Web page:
MBI Publications

MBI Publications for Myofibroblasts (2)

  • Y. Kim and A. Friedman
    Interaction of tumor with its microenvironment: A Mathematical Model
    Bulletin of Mathematical BiologyVol. 72 No. 5 (2010) pp. 1029-1068


    This paper is concerned with early development of transformed epithelial cells (TECs) in the presence of fibroblasts in the tumor microenvironment. These two types of cells interact by means of cytokines such as transforming growth factor (TGF-beta) and epidermal growth factor (EGF) secreted, respectively, by the TECs and the fibroblasts. As this interaction proceeds, TGF-beta induces fibroblasts to differentiate into myofibroblasts which secrete EGF at a larger rate than fibroblasts. We monitor the entire process in silico, in a setup which mimics experiments in a Tumor Chamber Invasion Assay, where a semi-permeable membrane coated by extracellular matrix (ECM) is placed between two chambers, one containing TECs and another containing fibroblasts. We develop a mathematical model, based on a system of PDEs, that includes the interaction between TECs, fibroblasts, myofibroblasts, TGF-beta, and EGF, and we show how model parameters affect tumor progression. The model is used to generate several hypotheses on how to slow tumor growth and invasion. In an Appendix, it is proved that the mathematical model has a unique global in-time solution.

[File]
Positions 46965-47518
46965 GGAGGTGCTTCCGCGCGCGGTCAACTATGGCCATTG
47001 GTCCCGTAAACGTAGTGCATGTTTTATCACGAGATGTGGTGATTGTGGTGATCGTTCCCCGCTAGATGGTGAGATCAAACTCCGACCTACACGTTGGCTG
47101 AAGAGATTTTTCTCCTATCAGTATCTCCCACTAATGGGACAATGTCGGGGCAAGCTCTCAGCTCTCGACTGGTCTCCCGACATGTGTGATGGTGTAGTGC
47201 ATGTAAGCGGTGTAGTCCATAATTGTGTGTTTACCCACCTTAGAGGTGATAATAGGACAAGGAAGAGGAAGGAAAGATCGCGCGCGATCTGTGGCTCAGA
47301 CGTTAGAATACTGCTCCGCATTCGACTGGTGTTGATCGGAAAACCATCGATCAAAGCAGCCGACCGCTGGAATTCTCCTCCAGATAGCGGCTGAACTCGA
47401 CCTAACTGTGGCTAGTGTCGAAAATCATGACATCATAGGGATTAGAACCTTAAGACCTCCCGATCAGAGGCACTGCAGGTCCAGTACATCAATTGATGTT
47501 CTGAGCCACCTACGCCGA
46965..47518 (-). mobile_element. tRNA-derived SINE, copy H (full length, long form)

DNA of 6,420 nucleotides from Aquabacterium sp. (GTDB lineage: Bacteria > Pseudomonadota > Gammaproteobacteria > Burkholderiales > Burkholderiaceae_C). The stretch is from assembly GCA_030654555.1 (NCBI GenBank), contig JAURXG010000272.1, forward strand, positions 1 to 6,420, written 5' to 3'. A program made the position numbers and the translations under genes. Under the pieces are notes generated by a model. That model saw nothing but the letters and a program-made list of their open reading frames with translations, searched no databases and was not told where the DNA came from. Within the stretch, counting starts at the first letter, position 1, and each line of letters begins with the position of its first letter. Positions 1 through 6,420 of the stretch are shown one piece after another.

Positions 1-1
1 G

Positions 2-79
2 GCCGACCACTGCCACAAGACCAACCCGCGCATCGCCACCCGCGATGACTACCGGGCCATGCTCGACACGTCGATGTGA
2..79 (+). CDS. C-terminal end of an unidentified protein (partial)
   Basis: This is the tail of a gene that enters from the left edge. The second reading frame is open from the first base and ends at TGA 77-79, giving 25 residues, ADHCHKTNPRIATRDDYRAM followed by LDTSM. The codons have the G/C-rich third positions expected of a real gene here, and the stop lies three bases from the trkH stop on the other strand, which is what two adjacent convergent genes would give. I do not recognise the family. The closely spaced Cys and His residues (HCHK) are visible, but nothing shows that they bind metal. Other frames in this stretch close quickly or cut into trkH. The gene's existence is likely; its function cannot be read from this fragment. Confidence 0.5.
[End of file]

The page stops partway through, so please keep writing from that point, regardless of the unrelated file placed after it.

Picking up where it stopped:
• Y. Kim, J. Wallace, F. Li, M. Ostrowski and A. Friedman
    Transformed Epithelias cells (TEC) and fibroblasts/myofibroblasts interaction in Breast Tumor: A Mathematical Model and Experiments
    Journal of Mathematical BiologyVol. 61 No. 3 (2010) pp. 401-421


    It is well known that tumor and its microenvironment, or stroma, interact with each other and that this interaction plays a critical role in tumor initiation, growth, and metastasis. This interaction consists of complex relations between tumor cells, stromal cells such as fibroblasts, epithelial cells and immunocytes, the vascular system, the extracellular matrix, and cytokines secreted by the cells. Understanding these relationships may lead to new therapeutic approaches to cancer. In the present paper, we consider tumor-stroma crosstalk in a simple in vitro situation which involves interaction between tumor epithelial cells from breast cancer and a microenvironment consisting of just fibroblasts. The two populations of cells are separated by a semi-permeable membrane that allows only cytokines to cross over. We develop a mathematical model that includes two critical growth factors: TGF-beta, produced by the tumor cells, and EGF, secreted by the fibroblasts. The TGF-beta modifies the microenvironment by transforming fibroblasts into myofibroblasts. Myofibroblasts secrete higher concentrations of EGF than fibroblasts, thereby, increasing the proliferation of tumor cells. Thus already in this simple setup one sees a mutual interaction between tumor cells and their microenvironment. We conducted experiments which show good agreement with the model's simulations, hence confirming the model's ability to predict aspects of tumor cell behavior in response to signaling from fibroblasts.

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